2. Are there more efficient ways of performing tasks?
    In our recovery tools, for example, we have looked at the instructions we use to move data around to make sure we are doing things in the most efficient way possible. In this context, not all instructions are created equal.
    We also continually look for ways to improve our algorithms – removing the need to do repetitive tasks multiple times for example.
  3. Can we make any of the remaining CPU consumption zIIP eligible?
    Using a zIIP should be the last resort after all other options have been tried. After all, the cheapest CPU second is the one you don’t consume.

Other vendors hope you will be impressed with their zIIP offload benchmarks and that you won’t notice the sleight of hand where they are trying to hide the real execution costs behind a mythical “best offload percentage” number. There is far more to reducing chargeable CPU than just enabling some of it to run on a zIIP.

What I haven’t mentioned so far is that zIIP capacity is not infinite – there is a defined ratio (by IBM) of how many zIIPs you can have based on the number of GPs that you purchased. This started as one zIIP per General Processor, but from July 2013 onwards, it is now possible to buy two zIIPs for each GP for zEC12 and/or zBC12 (or later).

For more recent hardware, it is also possible to run zAAP (z Systems Application Assist Processor) eligible workloads on a zIIP engine – this supports running Java and XML parsing workloads on a specialty engine.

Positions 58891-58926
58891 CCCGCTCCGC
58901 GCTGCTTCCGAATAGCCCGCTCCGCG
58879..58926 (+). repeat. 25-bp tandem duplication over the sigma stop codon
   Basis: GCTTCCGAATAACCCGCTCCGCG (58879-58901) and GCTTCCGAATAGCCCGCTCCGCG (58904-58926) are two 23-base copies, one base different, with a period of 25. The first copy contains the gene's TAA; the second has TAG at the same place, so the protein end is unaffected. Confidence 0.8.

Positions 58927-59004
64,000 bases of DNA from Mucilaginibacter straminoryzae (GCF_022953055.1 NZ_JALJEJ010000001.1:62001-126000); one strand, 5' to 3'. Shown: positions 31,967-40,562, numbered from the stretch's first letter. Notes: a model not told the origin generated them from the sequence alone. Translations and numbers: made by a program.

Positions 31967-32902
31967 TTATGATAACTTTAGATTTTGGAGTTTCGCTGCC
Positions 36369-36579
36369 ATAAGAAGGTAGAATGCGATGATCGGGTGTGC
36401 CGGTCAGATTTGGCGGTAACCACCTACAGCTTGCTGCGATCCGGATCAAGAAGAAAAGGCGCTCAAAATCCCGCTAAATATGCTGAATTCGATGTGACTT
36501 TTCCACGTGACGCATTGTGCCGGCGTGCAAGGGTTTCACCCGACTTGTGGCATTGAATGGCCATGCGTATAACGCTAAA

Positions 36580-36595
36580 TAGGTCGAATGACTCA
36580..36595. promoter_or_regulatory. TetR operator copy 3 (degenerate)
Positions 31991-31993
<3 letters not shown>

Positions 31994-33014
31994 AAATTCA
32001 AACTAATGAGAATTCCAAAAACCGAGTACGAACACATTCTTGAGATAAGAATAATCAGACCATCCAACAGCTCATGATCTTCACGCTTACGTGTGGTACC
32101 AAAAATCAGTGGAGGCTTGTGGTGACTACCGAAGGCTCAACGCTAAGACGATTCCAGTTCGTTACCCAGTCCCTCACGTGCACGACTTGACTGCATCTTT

Remember above where I mentioned that one reason not to run a zIIP eligible workload is unavailability of zIIP capacity? This is a very good reason to ensure that your tools are using zIIP offload in the most efficient way possible and are not just dumping unwanted GP cycles onto a zIIP. If you are running your zIIPs at, or close to, capacity, performance can suffer. Making code eligible to run on a zIIP and then not running it there, but on a GP instead, is actually more expensive (and slower) than if you hadn’t bothered with zIIP eligibility in the first place!

At the end of the day, zIIP offloading is only one way of minimizing chargeable CPU usage and people need to look at the whole picture to determine who is delivering the best value in terms of chargeable CPU usage.

Oh, and one last point. If you are aiming to reduce CPU consumption to reduce your IBM MLC licensing charges, remember that only MSUs consumed during your rolling four-hour peak contribute to that calculation. Savings elsewhere may make you feel better, but they won’t reduce your software bills. In the context of zIIP redirection, only those GP cycles offloaded to a zIIP during your four-hour peak will be saving you money.

Forbes State of ITSM 2017


Learn how leading organizations are meeting the changing needs of IT and business technology

Download Report ›

These postings are my own and do not necessarily represent BMC's position, strategies, or opinion.

Share This Post


Phil Grainger

Phil Grainger

Phil has 30 years experience of DB2, starting work long ago in 1987 with DB2 Version 1.2. Since then he has worked with all versions, including DB2 12. From his beginnings as a DB2 DBA for one of the largest users of DB2 at that time in the UK, through his time at PLATINUM technology, his almost 10 years as Senior Principal Product Manager at CA and through to his current position with BMC Software, Phil has always been a keen supporter of user groups and is a regular speaker at both vendor sponsored and independent events. His work with IDUG includes being a past member of the European IDUG Planning Committee, an inductee into the IDUG Volunteer Hall of Fame and now Board Liaison for BMC Software Phil has been honoured by IBM as an Analytics Champion from 2009 to 2017 Phil is now Lead Product Manager at BMC Software working in support of their DB2 tools portfolio In addition, Phil is a regular contributor to the IDUG sponsored DB2-L discussion list